Leading human rights law practice renews support for campaigning charity Index on Censorship

Doughty Street Chambers and Index on Censorship are delighted to announce Doughty Street’s renewed sponsorship of Index’s Freedom of Expression Awards and an extension to Doughty Street’s support for the organisation.

Doughty Street – a leading human rights and civil liberties practice – has supported the Freedom of Expression Awards for the past two years and has committed to continue for the next three. The awards honour those at the forefront of tackling censorship globally and are offered in four categories: arts, digital advocacy, journalism and campaigning. Previous award winners include campaigner Malala Yousafzai, conductor Daniel Barenboim and cartoonist Ali Ferzat.

In addition to their support for the awards, Doughty Street will provide Index with pro-bono support for the duration of its sponsorship and collaborate on other initiatives, including support for the organisation’s events programme.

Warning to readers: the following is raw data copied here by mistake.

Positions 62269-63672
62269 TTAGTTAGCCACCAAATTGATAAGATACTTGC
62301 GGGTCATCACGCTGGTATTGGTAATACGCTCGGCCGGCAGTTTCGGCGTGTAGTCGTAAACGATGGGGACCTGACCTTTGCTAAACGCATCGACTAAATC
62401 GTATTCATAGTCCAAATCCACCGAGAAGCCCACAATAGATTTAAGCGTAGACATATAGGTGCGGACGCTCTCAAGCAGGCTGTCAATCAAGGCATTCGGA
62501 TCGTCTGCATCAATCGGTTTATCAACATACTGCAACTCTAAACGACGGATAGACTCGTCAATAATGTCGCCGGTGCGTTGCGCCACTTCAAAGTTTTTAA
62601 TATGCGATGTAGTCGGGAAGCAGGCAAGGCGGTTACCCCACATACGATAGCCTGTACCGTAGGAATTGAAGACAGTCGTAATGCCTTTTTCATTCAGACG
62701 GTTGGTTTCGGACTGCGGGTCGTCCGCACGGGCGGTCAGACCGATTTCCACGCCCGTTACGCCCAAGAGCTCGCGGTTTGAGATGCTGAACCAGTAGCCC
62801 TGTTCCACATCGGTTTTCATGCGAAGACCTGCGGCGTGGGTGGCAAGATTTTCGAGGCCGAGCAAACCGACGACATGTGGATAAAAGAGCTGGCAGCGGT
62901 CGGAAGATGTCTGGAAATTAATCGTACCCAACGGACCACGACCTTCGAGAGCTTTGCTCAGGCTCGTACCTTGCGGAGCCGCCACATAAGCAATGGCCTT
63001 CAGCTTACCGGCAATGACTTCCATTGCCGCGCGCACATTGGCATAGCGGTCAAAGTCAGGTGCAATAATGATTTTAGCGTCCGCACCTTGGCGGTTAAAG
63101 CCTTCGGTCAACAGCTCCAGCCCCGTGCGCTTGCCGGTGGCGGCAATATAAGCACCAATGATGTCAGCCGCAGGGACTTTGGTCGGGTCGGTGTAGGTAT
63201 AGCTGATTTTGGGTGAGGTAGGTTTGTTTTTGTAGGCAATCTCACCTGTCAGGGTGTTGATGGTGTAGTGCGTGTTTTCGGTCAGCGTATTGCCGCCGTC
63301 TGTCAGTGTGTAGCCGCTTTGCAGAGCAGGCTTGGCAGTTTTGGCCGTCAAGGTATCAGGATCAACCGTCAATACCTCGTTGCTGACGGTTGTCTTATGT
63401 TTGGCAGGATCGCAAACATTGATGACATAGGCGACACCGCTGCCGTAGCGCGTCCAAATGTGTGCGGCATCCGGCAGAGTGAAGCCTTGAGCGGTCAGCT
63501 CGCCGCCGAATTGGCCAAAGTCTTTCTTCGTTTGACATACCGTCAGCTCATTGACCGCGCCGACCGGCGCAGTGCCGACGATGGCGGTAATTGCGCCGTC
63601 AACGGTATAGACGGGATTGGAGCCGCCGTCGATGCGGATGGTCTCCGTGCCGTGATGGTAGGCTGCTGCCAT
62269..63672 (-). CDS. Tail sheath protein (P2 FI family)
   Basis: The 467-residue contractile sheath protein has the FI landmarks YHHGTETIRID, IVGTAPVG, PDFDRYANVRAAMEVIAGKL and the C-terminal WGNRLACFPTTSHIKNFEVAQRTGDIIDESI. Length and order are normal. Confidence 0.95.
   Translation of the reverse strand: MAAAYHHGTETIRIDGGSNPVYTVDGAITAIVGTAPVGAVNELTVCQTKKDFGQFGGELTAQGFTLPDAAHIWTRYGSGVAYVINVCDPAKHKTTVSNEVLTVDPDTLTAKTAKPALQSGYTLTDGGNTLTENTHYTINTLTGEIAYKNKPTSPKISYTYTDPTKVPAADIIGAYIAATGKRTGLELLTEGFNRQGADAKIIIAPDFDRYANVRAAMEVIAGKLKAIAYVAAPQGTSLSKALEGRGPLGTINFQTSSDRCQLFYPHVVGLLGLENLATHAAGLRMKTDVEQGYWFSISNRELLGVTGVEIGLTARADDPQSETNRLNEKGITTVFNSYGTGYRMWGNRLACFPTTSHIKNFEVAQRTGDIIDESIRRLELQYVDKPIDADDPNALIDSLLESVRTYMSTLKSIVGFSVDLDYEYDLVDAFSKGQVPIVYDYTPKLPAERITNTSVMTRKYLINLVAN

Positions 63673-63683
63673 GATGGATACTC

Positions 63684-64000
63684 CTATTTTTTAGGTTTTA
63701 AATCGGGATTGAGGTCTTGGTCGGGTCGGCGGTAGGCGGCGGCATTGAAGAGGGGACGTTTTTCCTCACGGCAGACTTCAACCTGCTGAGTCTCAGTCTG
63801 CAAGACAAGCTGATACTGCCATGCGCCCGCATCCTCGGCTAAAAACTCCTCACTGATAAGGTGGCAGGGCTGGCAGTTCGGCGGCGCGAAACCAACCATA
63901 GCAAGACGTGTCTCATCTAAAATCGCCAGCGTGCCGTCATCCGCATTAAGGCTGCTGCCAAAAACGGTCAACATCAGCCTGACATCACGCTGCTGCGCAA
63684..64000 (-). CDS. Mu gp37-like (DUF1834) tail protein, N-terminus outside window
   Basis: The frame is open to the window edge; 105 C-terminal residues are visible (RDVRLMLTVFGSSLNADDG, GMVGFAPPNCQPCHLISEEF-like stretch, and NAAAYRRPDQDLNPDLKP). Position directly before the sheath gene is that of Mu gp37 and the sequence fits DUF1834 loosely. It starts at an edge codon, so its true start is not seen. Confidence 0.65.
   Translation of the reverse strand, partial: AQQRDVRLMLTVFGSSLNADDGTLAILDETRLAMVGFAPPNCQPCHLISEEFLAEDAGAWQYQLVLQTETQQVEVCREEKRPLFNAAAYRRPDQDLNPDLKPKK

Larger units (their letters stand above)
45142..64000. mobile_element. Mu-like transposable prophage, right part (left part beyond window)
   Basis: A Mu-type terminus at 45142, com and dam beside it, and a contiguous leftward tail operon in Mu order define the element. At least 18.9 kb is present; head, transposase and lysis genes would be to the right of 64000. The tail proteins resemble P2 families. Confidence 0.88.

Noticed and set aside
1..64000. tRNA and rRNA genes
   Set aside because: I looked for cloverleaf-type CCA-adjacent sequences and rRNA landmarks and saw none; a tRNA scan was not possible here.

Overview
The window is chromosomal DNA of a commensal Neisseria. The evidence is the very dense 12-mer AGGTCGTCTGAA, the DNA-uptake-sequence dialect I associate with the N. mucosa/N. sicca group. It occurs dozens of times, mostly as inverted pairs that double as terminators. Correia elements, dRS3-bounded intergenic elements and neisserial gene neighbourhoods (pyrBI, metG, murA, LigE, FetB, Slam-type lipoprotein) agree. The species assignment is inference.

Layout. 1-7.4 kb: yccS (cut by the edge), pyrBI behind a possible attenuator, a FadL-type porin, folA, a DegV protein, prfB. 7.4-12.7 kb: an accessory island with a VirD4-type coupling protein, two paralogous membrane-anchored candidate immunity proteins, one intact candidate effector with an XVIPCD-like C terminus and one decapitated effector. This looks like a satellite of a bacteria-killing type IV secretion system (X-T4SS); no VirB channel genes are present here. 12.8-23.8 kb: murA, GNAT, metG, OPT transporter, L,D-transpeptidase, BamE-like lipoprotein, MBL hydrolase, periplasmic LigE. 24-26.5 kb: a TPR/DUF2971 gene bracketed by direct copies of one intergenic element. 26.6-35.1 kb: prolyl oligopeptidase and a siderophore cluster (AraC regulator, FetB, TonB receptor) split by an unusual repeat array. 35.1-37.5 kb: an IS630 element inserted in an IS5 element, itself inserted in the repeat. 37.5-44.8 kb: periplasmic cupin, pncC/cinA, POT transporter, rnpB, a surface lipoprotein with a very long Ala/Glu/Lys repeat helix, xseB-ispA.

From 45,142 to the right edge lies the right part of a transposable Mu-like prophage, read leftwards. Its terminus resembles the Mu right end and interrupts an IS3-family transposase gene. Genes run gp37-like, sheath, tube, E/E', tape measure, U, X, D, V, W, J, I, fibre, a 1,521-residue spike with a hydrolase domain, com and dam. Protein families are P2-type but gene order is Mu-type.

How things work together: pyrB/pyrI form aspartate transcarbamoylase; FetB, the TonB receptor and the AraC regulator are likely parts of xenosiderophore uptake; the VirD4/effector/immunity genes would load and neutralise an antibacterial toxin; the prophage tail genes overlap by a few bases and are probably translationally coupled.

Robin Jackson, chief executive, Doughty Street Chambers, said: “When I first attended the Index awards, I was absolutely humbled by the stories of the work and commitment to freedom of expression of unsung but very real heroes around the world – I think this is the reaction of everyone who attends the event, and it is still mine today. The synergy between what we try to achieve at Doughty Street and what Index on Censorship so effectively promotes makes us obvious partners. I am delighted that we have chosen Index as our principal charity and have committed to support both the awards and Index’s other work in striving for what has to become a fundamental freedom in practice as well as in principle.”

Edward Fitzgerald CBE QC, joint head of Doughty Street Chambers and former judge of the Freedom of Expression Awards, said: “Freedom of expression is both a right and a responsibility. Index on Censorship brings to the fore not only the complex issues which need to be discussed but more importantly the names and actions of those who struggle against the political, legal and cultural oppression of this right, most often in the face of violence, persecution and imprisonment. Index’s work is invaluable and we at Doughty Street want to play a part in furthering it; I would also encourage others to commit to this responsibility.”